The fallout from Trump’s new trade policy

Alok Ray | Updated on March 09, 2018 Published on April 11, 2017

One-way street Not such a good idea   -  Mikhail Leonov/shutterstock.com

It’s hardly cost-effective to bring manufacturing jobs back to the US by renegotiating trade agreements

The Trump administration recently released a document: The President’s 2017 Trade Policy Agenda. Though it is in line with Presdint Donald Trump’s ‘America First’ philosophy and insistence on ‘fair trade’ as opposed to ‘free trade’, the document adds more specifics.

The most important is that the US would not be bound by WTO rules and rulings by WTO courts if these run counter to US interests. Thus, if implemented, it would hit at the foundation of a rule-based multilateral trading system and may potentially unleash a trade war between nations if other countries also follow suit. Items on the agenda include renegotiating/revising existing trade agreements like NAFTA and the US-Korea Free Trade Agreement apart from the Trans-Pacific Partnership (TPP). Henceforth, US would prefer to negotiate bilateral trade deals, instead of multilateral or plurilateral ones.

What is the logic behind this changed US position? The document emphasises unfair trade practices such as currency manipulation (China and Germany have been running huge trade surpluses against the US that the Trump administration believes are largely the result of undervalued yen and euro); non-transparent legal and regulatory regimes (China); prevalence of ‘dumping’ (China, Japan, South Korea and India); hidden subsidies (remember, explicit export subsidies are banned by WTO rules); and rampant violation of patents and copyrights (China). In addition, it points out that liberalised trade with Mexico and Canada (under NAFTA), China (after its entry into WTO), and Korea (US-Korea FTA) has caused huge job losses, specially in the manufacturing sector.

What’s okay, what’s not

Counteracting some of these alleged unfair practices are permitted under WTO rules. For example, temporary anti-dumping duties (ADDs) to offset dumping margins, countervailing duties (CVDs) to neutralise subsidies by the exporting country, and special safeguard duties in case of sudden surge in imports are being routinely used by all countries including the US, China and India. Implicit subsidy to exports and tax on imports through undervalued exchange rate, however, are permitted under the prevailing WTO rules and hence, additional import duties to offset undervalued currency (‘currency manipulation’) proposed by the US on Chinese imports would not be WTO-compatible.

Small-scale violations of patents and copyrights (unauthorised copying of software, movies and music), though illegal under WTO rules, are difficult to enforce without the active cooperation of foreign governments. However, large-scale commercial violations of such rights or drug patents can be and are tackled. The problem is that the US has lost cases along with winning some when cases were fought before WTO dispute settlement bodies. It seems the Trump administration would like to decide which rulings it would abide by or reject. But if a county wants to do this, it has to come out of WTO.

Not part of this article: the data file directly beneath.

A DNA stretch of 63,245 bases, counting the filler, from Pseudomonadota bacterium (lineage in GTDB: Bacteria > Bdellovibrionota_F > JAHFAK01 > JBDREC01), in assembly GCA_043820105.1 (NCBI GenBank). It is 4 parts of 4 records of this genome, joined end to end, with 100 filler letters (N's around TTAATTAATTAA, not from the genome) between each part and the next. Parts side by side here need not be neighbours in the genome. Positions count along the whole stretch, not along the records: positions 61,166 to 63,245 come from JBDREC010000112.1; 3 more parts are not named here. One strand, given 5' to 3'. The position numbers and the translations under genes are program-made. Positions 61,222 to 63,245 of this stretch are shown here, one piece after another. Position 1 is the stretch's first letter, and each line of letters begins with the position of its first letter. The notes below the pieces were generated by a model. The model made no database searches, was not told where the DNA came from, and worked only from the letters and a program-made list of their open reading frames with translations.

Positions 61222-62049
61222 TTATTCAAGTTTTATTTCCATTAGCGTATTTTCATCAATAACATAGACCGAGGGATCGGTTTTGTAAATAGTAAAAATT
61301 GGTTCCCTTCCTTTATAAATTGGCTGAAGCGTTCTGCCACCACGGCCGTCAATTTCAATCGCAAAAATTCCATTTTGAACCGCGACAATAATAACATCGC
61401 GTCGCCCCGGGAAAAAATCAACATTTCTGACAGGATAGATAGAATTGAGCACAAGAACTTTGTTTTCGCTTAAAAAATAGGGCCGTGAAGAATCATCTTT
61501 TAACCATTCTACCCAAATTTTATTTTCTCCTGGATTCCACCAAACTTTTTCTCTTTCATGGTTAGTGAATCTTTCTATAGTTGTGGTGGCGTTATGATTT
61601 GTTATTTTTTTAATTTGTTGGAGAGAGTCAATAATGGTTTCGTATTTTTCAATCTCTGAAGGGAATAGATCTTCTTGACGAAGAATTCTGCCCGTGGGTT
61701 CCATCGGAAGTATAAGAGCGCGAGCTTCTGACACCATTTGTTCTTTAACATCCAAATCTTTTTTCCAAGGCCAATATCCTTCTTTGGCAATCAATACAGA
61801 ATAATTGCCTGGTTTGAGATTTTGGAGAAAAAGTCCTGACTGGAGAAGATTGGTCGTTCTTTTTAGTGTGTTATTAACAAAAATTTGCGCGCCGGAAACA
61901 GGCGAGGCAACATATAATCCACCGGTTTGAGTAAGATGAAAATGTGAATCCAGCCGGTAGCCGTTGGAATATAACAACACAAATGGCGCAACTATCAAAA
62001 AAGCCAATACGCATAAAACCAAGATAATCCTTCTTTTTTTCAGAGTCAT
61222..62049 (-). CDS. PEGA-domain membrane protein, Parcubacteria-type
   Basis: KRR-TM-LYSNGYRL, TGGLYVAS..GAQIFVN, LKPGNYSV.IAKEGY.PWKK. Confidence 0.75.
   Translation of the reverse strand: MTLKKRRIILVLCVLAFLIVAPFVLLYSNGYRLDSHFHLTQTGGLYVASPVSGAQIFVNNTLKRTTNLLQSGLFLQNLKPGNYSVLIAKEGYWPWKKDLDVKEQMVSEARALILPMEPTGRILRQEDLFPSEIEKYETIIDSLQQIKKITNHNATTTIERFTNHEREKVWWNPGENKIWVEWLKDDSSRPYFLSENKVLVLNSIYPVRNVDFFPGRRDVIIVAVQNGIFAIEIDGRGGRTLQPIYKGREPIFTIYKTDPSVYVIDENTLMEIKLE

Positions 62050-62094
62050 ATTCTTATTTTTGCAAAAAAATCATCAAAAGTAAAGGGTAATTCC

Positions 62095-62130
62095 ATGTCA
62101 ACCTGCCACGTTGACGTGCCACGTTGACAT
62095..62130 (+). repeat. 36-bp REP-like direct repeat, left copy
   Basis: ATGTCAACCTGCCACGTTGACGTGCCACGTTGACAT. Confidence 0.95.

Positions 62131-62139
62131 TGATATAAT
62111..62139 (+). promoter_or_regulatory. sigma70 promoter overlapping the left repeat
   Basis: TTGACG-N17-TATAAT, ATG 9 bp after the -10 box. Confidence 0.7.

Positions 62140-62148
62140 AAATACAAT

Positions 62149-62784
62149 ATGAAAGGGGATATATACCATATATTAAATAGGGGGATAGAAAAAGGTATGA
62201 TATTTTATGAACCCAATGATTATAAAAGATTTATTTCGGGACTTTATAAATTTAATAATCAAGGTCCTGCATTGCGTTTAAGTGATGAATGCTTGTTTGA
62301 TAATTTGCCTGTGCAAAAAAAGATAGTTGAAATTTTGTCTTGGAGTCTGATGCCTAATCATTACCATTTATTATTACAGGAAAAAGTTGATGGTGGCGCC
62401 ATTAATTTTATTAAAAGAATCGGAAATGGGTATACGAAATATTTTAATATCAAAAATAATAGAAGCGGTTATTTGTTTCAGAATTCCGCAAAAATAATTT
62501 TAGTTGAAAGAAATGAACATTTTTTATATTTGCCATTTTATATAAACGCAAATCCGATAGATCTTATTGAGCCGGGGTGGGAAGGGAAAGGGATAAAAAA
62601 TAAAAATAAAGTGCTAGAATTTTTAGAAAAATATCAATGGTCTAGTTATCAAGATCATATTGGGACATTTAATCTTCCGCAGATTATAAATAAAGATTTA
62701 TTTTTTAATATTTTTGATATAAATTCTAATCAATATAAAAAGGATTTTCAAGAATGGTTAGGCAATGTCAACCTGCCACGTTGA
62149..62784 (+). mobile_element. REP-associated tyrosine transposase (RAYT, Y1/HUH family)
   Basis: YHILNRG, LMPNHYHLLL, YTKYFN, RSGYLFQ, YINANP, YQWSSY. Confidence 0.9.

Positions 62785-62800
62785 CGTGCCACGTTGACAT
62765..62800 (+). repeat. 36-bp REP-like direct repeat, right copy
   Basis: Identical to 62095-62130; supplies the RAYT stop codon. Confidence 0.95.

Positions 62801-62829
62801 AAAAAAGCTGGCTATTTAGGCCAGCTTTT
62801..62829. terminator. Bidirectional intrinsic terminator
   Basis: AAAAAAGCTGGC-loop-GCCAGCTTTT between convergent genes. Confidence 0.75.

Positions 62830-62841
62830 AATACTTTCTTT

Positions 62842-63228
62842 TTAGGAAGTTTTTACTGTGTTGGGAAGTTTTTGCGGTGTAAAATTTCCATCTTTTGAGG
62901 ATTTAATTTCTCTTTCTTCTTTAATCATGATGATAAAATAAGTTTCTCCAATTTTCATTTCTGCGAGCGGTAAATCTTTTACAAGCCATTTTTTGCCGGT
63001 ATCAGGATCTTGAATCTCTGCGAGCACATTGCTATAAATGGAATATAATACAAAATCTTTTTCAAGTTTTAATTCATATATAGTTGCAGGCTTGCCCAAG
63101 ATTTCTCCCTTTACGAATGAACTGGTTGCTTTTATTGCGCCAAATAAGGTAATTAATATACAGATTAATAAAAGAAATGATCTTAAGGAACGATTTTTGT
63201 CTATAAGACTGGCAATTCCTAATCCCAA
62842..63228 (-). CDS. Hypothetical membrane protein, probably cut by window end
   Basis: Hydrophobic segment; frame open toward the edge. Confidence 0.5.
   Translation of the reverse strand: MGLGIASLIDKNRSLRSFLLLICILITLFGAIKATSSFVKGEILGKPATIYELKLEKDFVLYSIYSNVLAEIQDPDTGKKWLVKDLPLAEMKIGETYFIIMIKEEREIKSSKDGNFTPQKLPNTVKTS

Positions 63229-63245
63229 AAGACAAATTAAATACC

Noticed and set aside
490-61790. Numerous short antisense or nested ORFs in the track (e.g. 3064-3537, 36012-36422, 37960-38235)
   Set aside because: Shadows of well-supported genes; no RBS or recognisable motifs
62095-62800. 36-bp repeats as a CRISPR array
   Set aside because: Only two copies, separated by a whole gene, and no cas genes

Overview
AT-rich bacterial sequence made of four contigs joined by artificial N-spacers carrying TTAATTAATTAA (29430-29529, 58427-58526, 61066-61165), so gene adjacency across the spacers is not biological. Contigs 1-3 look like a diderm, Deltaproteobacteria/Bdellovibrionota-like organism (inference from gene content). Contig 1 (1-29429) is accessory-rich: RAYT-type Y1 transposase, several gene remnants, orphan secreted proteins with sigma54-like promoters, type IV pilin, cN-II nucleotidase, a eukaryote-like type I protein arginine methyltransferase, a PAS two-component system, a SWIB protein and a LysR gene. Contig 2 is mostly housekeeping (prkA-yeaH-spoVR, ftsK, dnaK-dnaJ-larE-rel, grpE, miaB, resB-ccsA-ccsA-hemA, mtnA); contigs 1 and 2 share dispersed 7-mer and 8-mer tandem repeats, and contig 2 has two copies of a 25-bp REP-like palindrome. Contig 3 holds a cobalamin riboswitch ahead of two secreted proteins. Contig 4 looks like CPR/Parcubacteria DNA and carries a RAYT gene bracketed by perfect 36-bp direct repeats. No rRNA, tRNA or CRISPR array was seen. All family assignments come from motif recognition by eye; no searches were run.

Assuming the US follows the new trade agenda, what would be the consequences? Most analysts agree that it is not possible to bring back manufacturing jobs to the US to any significant extent by renegotiating trade agreements. In most cases, it would not be cost effective. Imposing high tariffs on imports would not be WTO-compatible, and would raise the cost to American consumers. The other option is to automate; this would cost jobs. A trade war with other countries would also mean loss of exports and jobs.

Further, manufacturing job loss is part of a long historical process. According to estimates by Brad Delong of UC at Berkeley, factory jobs as percentage of non-farm employment in the US declined from 32 per cent in 1953 to 16 per cent in 1990, before NAFTA or China. Currently, it is about 9 per cent. Even in Germany factory employment as percentage of total employment halved between 1970 and 2015.

It’s to do with skills

In other words, the bigger villain is skill-based technological progress (including automation) rather than globalisation. So, the primary solution has to be in terms of education and skills upgradation to take advantage of opportunities opened by new technologies, instead of trying to bring back unviable jobsby restricting imports.

At a more fundamental, macroeconomic level, a country’s current account deficit is a reflection of overspending. So long as the US continues to live beyond its means, it will runs an overall trade deficit. If China or Germany is forced to revalue its currency, the US trade deficit with these countries would go down but would correspondingly go up against other countries.

Is the US abandoning multilateralism and regionalism in trade agreements going to sound the death knell of WTO? As Arvind Subramanian points out, it may even strengthen WTO for others. Growing regionalism was the main reason behind the weakening of WTO. If the US and some European countries move away from mega regional agreements like TPP and EU, other countries may rely more on multilateral rules as enshrined in WTO. With public sentiment growing against ‘deeper’ integration, focusing on simple trade liberalisation under the WTO umbrella may gather momentum.

Abandoning of TPP and imposing tariffs on Chinese goods may push China to forge a mega trading bloc with Japan, South Korea, Asean, India and Australia, excluding the US. China will project itself as the champion of free trade and the US as protectionist. The mutual benefits of globalisation, though being increasingly questioned in the US and Europe, have not yet been lost in Asia and Australia.

The writer was a professor of economics at IIM-Calcutta

Published on April 11, 2017
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